The First Mrs. Boyle

May 25, 2015 at 12:12 PM (Uncategorized) (, , , , , , , , , , , , , , , , , , , , , , , , )

Violet Boyle

So much of Jack Boyle’s life is shrouded in obscurity, half-truth and exaggeration, it is hardly surprising that details about his first marriage are difficult to pin down.  His wife’s name was Violet — or Charlotte — or Trixie — or perhaps something else altogether.  Just when and where the couple tied the knot is equally questionable.  Here is what can be gleaned from contemporary newspaper accounts and other records of the time:

Shortly after his release from Canon City Penitentiary in late 1914, Boyle took up with a woman calling herself Violet Wilson.  She was reputed to have been a reporter for an unspecified Denver, Colorado newspaper, and to also have gone by the name Trixie Dean.  When Boyle left Denver in February 1915, Violet went with him, and at the time of the pair’s arrest in Kansas City, Missouri a few weeks later, newspaper accounts described her as Jack’s wife.  The man who paroled Boyle, Warden Thomas Tynan, expressed surprise in hearing of his former inmate’s marriage, saying that no mention of this had been made to him when Boyle requested permission to move out of state to accept a reporting job.  But from their 1915 arrival in Kansas City to their abrupt departure in 1917, Jack and Violet lived there as husband and wife.

The same can be said when the couple resettled in Baraboo, Wisconsin, and Jack’s 1918 draft registration card listed Violet Boyle as his nearest relative.  This tallies with Variety‘s October 8, 1924 article which later reported that Boyle and Violet had been married in Crown Point, Indiana on March 25, 1918.  While this would mean that previous references to to the couple as man and wife were erroneous (perhaps referring to a common law marriage, rather than a civil ceremony) the Variety article would at least seem to put the mystery of the Boyles’ wedding date to rest.  Except that the marriage records held in Crown Point indicate that the couple were wed in 1919.  So there is no simple answer to  the question of when Jack was first married.

Regardless, the union did not last long.  By mid 1921, reports began appearing in various newspapers that the couple were separated, and that Violet had filed for divorce in the State of Colorado.  However, many of these reports now called the soon-to-be-ex Mrs. Boyle by the name Charlotte (Violet’s middle name).  Still later items circa 1923 stated that Violet went to Hollywood in hopes of becoming an actress, citing drama training she received during her youth in Norway.  She even hoped to land roles in the movie adaptations of some her ex-husband’s stories.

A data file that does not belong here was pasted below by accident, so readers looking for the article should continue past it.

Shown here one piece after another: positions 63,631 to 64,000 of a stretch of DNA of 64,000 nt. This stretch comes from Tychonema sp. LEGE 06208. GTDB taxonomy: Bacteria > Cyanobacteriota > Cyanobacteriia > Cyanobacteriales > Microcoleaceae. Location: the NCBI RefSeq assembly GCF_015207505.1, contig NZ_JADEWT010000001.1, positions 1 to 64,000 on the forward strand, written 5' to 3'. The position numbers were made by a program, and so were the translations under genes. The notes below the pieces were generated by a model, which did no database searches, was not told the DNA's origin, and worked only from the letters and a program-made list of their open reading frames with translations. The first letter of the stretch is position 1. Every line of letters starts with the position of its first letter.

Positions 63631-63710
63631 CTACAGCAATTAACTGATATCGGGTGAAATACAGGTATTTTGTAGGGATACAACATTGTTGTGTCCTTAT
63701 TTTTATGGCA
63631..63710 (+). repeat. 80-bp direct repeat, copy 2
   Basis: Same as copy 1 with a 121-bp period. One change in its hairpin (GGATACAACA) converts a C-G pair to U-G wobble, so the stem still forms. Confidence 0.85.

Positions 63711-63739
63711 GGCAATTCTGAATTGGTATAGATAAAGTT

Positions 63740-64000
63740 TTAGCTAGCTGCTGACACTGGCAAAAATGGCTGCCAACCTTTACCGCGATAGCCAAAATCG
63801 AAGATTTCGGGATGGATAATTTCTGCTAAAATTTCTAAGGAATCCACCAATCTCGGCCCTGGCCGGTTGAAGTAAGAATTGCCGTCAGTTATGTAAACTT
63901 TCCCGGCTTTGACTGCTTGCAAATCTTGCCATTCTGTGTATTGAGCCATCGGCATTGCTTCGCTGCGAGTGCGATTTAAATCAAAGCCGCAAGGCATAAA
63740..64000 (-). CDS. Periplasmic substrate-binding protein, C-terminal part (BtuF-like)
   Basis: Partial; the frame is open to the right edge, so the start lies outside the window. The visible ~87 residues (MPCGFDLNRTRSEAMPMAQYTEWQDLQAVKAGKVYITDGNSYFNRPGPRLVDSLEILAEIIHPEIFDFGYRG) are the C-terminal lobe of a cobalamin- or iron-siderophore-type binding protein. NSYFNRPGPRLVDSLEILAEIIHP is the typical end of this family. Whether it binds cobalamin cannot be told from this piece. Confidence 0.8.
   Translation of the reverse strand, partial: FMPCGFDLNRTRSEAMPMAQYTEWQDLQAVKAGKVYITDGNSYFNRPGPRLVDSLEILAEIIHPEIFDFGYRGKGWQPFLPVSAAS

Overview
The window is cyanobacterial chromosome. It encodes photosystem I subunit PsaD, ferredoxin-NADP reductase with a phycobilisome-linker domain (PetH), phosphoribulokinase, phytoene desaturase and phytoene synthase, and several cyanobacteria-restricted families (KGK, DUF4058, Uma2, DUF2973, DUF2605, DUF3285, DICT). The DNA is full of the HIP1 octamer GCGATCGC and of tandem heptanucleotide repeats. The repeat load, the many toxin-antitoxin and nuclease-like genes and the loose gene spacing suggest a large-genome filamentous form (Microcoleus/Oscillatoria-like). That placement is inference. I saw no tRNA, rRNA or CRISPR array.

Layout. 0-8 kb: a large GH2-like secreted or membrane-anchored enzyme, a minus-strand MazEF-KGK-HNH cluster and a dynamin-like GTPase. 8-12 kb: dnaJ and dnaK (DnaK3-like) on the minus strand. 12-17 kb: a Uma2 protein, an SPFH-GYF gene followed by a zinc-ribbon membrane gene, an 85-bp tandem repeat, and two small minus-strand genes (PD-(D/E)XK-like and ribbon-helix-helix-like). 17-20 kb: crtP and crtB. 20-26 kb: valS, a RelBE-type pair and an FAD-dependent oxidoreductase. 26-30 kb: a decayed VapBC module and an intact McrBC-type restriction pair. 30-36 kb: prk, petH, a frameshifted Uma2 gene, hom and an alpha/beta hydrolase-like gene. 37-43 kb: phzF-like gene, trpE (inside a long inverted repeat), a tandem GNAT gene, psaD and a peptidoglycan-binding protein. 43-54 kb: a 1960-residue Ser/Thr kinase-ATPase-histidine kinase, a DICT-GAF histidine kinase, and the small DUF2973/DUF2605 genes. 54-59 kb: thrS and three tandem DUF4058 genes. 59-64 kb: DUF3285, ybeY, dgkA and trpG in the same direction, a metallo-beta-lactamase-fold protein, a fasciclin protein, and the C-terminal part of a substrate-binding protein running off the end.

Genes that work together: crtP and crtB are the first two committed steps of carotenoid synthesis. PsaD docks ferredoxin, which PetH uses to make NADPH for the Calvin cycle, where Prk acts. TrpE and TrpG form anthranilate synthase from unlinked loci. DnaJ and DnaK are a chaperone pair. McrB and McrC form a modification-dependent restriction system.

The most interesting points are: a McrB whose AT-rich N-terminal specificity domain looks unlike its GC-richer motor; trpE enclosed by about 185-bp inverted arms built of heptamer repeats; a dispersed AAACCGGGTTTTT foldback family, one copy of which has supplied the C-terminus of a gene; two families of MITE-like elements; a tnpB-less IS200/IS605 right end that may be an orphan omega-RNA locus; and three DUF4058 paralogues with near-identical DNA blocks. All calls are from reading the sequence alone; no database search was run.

Today, a review of various genealogy websites reveals that Violet began life as Hanna Charlotte Petersen.  Born in Trondheim, Norway in 1883, she immigrated to the U.S. in 1903.  How she came to take the names Trixie Dean or Violet Wilson is unclear, but she is known to have returned to Colorado after her mid 1920s stint in Hollywood.  She remained there at least through 1954, but is reported to have died in Los Angeles on April 1, 1971.  She outlived Jack by more than 40 years and, in light of their rather tumultuous split, appears to have had a final laugh at his expense.  In June of 1932, literary agent Larry Giffin of New York published notices seeking the administrator of Jack Boyle’s estate, to obtain permission to print one of the author’s stories.  A few days later, an item appeared in The Portland Oregonian stating that Giffin’s search had ended, having located Boyle’s widow in Denver.  Since Jack’s wife at the time of his death, Elsie, never lived in Colorado, it sounds as though Violet was still finding ways to derive a bit of income from her ex-husband’s work, even four years after his death.

JBF 5/25/15

http://boards.ancestry.com/surnames.dinkel/97/mb.ashx

http://www.geni.com/people/Hanna-Boyle/6000000012472762226

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Jack Boyle Gets the Chair

May 18, 2015 at 11:26 AM (Uncategorized) (, , , , , , , , , , , , , , , )

In April 1920, at the height of his creative output on Boston Blackie, Jack Boyle was put in the electric chair at Sing Sing Prison in New York, and managed to walk away to tell the tale.  The incident didn’t make headlines, but was picked up by a handful of newspapers, including Wisconsin’s Baraboo Daily News (April 23, 1920) and The Portland Oregonian (August 1, 1920).  .

This was hardly the first time Boyle had seen the inside of a penitentiary, but when he stepped within the walls of Sing Sing in 1920 it was amidst a rare circumstance for the convict turned author.  He had not been sentenced to serve time there.  Instead, he was in the facility at the invitation of Warden Lewis E. Lawes, to gather background material for an upcoming prison movie he was reported to be writing for director Frank Borzage.  In fact, director Borzage and Viennese scenic designer Joseph Urban accompanied Boyle on his tour of the penitentiary, which afforded them each the morbid thrill of sitting for a few moments in Sing Sing’s infamous death chair.  Given Boyle’s criminal past, and having published stories of convicts condemned to execution, sitting in the electric chair must have been a perverse experience for him.